Elected Official Update: Councilwoman Candi CdeBaca

Defining YOUR Denver

If your community had a soundtrack, what songs would be on it?

This was the question I posed as our icebreaker during our first Redistricting Town Hall we held last Thursday evening in partnership with GES Coalition, focusing on the Globeville, Elyria, and Swansea neighborhoods in District 9. Music is the perfect entry point for expressing what we understand and feel about our communities. Everyone’s responses to the question felt so personal: Aire. We the People. On a Sunday Afternoon. Mi Gente. We collected all of the suggestions, plus more from other community members, into an #EastsideForever playlist that you can listen to here: https://bit.ly/eastsideforever.

Redistricting happens once every 10 years after the release of the U.S. Census data, and we are in the thick of the Congressional and state legislative processes right now. Locally, the new maps for our City Council districts won’t be drawn until 2022, but the process for getting resident input is already underway. So I want to hear from you!

Too often, redistricting is an insider’s game, but it has big consequences for our everyday lives in GES: These new maps will play a big role in determining your community’s representation at each level of government for the next 10 years. Every week, City Council makes decisions that affect your life—land use and zoning, local roads and sidewalks, public safety, air quality and water pollution, housing and homelessness policy, the city budget, and so much more.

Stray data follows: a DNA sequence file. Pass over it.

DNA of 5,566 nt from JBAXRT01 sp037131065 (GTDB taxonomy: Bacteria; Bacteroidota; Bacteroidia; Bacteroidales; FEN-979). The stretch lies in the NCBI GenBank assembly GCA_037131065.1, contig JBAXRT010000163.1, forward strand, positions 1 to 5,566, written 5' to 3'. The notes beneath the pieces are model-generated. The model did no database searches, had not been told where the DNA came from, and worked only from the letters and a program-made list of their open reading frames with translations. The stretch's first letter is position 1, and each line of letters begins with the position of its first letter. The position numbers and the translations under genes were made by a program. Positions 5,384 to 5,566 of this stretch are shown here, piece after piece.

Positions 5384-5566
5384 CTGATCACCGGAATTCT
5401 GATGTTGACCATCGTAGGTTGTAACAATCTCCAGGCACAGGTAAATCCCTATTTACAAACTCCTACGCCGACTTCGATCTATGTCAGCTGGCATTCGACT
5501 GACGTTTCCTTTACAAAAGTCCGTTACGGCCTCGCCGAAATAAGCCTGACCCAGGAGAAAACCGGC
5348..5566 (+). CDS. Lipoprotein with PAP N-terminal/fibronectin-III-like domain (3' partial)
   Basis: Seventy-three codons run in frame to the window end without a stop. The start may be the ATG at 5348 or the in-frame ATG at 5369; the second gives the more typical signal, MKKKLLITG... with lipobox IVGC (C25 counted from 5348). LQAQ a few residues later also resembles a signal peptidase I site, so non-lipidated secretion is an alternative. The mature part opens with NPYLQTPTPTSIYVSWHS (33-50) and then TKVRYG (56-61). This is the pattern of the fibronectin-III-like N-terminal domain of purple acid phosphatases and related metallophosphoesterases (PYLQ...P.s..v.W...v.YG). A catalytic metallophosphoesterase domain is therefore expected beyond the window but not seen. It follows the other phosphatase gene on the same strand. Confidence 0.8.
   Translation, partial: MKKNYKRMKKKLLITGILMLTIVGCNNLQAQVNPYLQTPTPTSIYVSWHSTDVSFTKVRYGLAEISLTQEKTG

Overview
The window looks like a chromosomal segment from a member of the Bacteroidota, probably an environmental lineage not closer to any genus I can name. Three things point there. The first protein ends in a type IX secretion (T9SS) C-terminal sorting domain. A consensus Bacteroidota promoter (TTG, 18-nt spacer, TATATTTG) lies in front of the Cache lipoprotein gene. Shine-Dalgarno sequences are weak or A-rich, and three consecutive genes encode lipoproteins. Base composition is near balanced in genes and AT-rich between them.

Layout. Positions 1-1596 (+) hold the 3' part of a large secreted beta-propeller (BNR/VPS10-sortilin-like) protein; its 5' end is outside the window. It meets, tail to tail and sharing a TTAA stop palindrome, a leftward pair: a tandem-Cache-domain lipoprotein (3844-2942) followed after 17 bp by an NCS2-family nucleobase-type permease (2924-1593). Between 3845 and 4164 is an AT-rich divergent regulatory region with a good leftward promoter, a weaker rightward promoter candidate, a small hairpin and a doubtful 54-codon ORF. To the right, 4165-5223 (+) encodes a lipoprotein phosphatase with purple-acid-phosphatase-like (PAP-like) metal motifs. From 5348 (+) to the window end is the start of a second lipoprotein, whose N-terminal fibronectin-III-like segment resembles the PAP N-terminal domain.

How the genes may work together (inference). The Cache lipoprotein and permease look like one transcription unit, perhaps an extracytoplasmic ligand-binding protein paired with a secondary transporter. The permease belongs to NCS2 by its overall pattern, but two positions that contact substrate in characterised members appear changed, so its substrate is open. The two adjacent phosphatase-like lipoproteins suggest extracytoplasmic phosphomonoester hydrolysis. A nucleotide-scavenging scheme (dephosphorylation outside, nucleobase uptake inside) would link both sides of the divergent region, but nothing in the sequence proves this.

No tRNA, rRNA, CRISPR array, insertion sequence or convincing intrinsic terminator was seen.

That’s why I’m inviting all of you to get involved with each step of Denver’s redistricting process, starting now until next spring when City Council votes on the new maps. The first step starts with you: defining YOUR Denver by mapping your communities of interest. My favorite definition for the phrase community of interest is “a way for a community to tell its own story about what neighbors share in common, and what makes it unique when compared to surrounding communities.”

Here’s how you can tell that story and submit your community maps to City Council. First, take a moment to think about these questions:

●       What are some examples of goals or values members of your community have in common?

●       Does your neighborhood or community share certain celebrations or traditions, like street festivals, parades, or block parties?

●       What is the history of how your community came together?

●       What are some of the city-level policy issues facing your community?

Next, go online to bit.ly/d9redistricting and create your login name and password. Once you’ve registered, you’ll be walked through a series of prompts that will further help you think about how you define your community and neighborhood. After you complete those steps, you’ll be ready to draw your map on that platform!

All Representable.org maps that get submitted by Friday, October 15, will inform the first drafts of our new City Council District maps. So it’s time to get started—put on YOUR favorite tunes about YOUR community and get started drawing your Representable map!

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